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From Jason Reid <jr...@agency.com>
Subject RE: [RT] Layout-driven vs. content-driven
Date Fri, 03 Mar 2000 15:40:02 GMT
> What the crap is an anti-pattern anyway???

At least this one I can answer.

A Design Pattern is the description of a solution to a 
problem that occurs over and over again in our discipline.
The solution is one that can be used over and over again,
without never necessarily doing it the same way twice.
The Canonical Design Patterns, which are documented in
"Design Patterns: Elements of Reusable Object-Oriented
Software", include such constructs as Abstract Factory,
Composite, and Command Object.

All Design Patterns have benefits and consequences.
AntiPatterns are related to Design Patterns in that they
appear to be reusable solutions to specific types of
problems.  However, the difference between an AntiPattern
and a Design Pattern is that an AntiPattern's consequences
outweighs its benefits.  Most of the documented AntiPatterns
(first done in AntiPatterns : Refactoring Software, Architectures,
and Projects in Crisis) seem obvious to seasoned programmers,
and include constructs such as Spaghetti Code and Design by
Committee.

Basically, AntiPatterns create work to solve non-existant
problems, or they solve problems while creating a whole
other bunch of them.



	>	Jason Reid
		Technical Consultant
		AGENCY.COM
		100 Woodbridge Center Drive, Suite 102
		Woodbridge, NJ 07095
		E jreid@agency.com
		http://www.agency.com



-----Original Message-----
From: Mike Engelhart [mailto:mengelhart@earthtrip.com]
Sent: Friday, March 03, 2000 10:25 AM
To: cocoon-dev@xml.apache.org
Subject: Re: [RT] Layout-driven vs. content-driven


Niclas Hedhman wrote:
> 
> I just read an article by Michael Leventhal
> (http://xml.com/pub/au/Leventhal_Michael) regarding XSL in general, and FO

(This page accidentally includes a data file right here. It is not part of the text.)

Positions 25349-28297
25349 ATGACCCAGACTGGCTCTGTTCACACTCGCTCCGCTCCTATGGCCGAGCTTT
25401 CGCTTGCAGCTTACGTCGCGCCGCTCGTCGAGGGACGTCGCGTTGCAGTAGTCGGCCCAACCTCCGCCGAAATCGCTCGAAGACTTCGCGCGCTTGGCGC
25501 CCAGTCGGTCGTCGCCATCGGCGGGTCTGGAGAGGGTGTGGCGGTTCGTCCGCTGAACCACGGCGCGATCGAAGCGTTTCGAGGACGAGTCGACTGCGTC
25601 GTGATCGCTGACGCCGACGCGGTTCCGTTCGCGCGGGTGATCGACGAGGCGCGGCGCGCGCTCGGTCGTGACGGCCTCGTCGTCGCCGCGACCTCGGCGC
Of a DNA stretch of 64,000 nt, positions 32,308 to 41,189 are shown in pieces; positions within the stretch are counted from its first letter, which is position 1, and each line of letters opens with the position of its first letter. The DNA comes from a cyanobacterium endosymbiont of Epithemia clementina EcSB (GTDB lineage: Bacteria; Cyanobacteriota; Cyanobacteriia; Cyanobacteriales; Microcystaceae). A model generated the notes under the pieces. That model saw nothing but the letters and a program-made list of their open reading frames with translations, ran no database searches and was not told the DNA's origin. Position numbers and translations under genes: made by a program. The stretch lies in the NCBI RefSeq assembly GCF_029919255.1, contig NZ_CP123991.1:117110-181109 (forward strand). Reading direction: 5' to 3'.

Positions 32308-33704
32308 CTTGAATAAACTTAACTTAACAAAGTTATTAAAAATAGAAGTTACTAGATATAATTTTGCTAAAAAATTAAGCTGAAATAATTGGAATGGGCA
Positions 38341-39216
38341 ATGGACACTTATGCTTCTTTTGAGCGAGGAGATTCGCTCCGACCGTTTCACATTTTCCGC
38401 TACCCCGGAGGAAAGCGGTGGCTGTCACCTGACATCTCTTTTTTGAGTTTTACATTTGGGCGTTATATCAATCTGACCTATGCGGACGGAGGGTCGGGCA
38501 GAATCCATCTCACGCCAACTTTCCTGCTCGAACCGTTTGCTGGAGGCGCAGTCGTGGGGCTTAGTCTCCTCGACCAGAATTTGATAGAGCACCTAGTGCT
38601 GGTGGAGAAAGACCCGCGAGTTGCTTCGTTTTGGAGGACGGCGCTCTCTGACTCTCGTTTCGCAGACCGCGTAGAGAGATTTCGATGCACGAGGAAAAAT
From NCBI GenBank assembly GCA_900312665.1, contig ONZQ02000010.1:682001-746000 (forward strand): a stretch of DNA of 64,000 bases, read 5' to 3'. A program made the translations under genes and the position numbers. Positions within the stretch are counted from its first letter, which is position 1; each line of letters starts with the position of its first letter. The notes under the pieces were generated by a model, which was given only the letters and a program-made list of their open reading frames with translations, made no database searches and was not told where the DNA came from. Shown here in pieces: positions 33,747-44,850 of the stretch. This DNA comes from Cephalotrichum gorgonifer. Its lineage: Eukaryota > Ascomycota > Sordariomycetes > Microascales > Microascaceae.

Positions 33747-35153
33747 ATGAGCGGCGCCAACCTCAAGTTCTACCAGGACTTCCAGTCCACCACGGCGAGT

in
> particular.
> 
> It is a bit old, but I think it is relevant in our context.
> 
> http://xml.com/xml/pub/1999/05/xsl/xslconsidered_1.html
> (terribly slow site...)
> 
> Sad(?) to say; he managed to convince me on a lot of points.
> 
> The article put forward some challenges, and I would like to see what kind
of
> arguments the Cocoon users/developers have to defend their choice, or have
we
> all
> been blinded by a "XSL anti-pattern"??
> 
> I realize there is great risk of flames in this subject, BUT any comments?
> 
> Niclas

I read the first page of the article and gave up.  First of all it is very
out of date (1 year old exactly).  Second the author is talking about
client-side XSL transformation vs. client-side transformation using CSS
which has nothing (at this point) to do with Cocoon or the Cocoon process of
site development/publishing.  His points were not convincing at all from the
start.  Anyone who has attempted in even the smallest way to implement a
site relying on client side transformation even using the latest browsers
realizes that doing this creating a world of pain for themselves.  Writing a
shitload of javascript to do simple formatting for the multitude of browsers
out there is a complete waste of time.  I still think XSLT and Cocoon have
some difficult aspects and I plan on writing a summary of these once I
finish my site but on the whole it is the single best model for site
development that uses w3c standards (and - bonus - OSS) that  I have come
across in my several years of web development.

What the crap is an anti-pattern anyway???

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